These steps are best as part of a concerted effort to increase photo-activity on your online community and will work best if you focus attention and encourage photos for a particular purpose or on a particular issue. People will know what they’re doing and why they’re uploading photos and then comment, rate, respond and organise them for you.

You’ll also get a wealth of insight. From the photos people choose to upload to the comments they get or the way they’re tagged. And because you’ve focused all this activity on one area or problem you’ll get a depth of insight too.

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Insight from online communities: 5. Photo uploads


We’re halfway through our series highlighting ten ways of getting insight from online communities. We’ve looked already at ways of making the most of the profiling data, conversations, language people use, and ratings. In this post, we’re going to look at how allowing (and even encouraging) photo uploads can be a real source of insight in your online community.

Many online communities are very text-based. They are based on conversations, and the forum is the central area of the community where most activity takes place. But given the increasingly media-rich nature of the Internet, this is something of a shame. Some people just don’t express themselves as well in words as they do in other media. Sometimes a photo can convey an opinion or start a discussion. And sometimes a collection of photos allow people to work together on a problem, issue or problem.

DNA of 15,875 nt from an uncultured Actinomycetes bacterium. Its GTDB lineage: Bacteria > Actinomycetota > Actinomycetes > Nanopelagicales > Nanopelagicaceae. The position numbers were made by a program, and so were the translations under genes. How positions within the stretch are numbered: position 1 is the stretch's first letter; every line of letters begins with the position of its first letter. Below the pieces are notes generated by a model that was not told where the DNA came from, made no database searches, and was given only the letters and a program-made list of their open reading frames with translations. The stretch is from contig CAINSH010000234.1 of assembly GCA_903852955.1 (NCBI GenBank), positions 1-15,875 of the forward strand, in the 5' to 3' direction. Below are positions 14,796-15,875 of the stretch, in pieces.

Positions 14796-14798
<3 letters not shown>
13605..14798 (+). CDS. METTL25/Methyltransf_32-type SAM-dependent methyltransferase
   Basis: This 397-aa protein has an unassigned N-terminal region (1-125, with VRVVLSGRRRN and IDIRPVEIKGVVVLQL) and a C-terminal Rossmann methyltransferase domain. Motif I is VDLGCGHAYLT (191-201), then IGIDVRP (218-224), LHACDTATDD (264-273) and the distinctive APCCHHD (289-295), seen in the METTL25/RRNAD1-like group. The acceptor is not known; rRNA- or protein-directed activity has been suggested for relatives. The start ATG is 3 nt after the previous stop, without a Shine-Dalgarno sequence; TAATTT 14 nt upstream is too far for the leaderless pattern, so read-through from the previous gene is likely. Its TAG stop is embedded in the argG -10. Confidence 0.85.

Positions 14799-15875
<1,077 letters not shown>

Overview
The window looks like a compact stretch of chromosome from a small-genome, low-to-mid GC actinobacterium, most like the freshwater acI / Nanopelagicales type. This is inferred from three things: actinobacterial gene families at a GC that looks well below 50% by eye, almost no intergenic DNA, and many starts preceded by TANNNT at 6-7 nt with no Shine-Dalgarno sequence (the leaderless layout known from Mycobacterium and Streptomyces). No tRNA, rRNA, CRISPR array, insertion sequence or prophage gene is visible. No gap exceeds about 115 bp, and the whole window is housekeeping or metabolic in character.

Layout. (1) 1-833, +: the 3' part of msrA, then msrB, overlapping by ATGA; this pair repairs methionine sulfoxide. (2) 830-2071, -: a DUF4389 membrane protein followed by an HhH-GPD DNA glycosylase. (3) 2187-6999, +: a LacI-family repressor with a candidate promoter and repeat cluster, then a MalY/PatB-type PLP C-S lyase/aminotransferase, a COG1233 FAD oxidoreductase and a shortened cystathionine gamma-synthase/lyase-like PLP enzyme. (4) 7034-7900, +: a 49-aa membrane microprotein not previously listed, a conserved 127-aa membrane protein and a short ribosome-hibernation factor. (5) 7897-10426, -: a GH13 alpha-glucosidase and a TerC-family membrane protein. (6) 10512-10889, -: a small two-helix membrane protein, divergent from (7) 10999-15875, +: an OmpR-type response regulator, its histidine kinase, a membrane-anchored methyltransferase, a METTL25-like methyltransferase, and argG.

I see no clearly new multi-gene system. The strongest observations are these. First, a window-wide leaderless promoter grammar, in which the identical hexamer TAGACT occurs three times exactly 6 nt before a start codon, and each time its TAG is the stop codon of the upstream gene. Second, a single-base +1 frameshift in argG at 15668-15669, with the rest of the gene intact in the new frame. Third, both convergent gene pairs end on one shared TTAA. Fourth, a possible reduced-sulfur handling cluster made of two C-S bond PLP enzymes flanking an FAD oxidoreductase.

You can get real insight from allowing people to upload photos, and even more from encouraging them. Hotel reviews on TripAdvisor are significantly more meaningful when you have visitor photos to accompany their reviews. If your online community was about a product or service, then finding out how people actually use it would be of real use - photos of where they store your product in their kitchen for example would give you a real insight into peoples’ lives. A community for a holiday firm could get real insight from photos of guests on holiday. A community about home improvement could be much more powerful with photos of peoples’ rooms or houses. In fact pretty much any community could benefit from photos.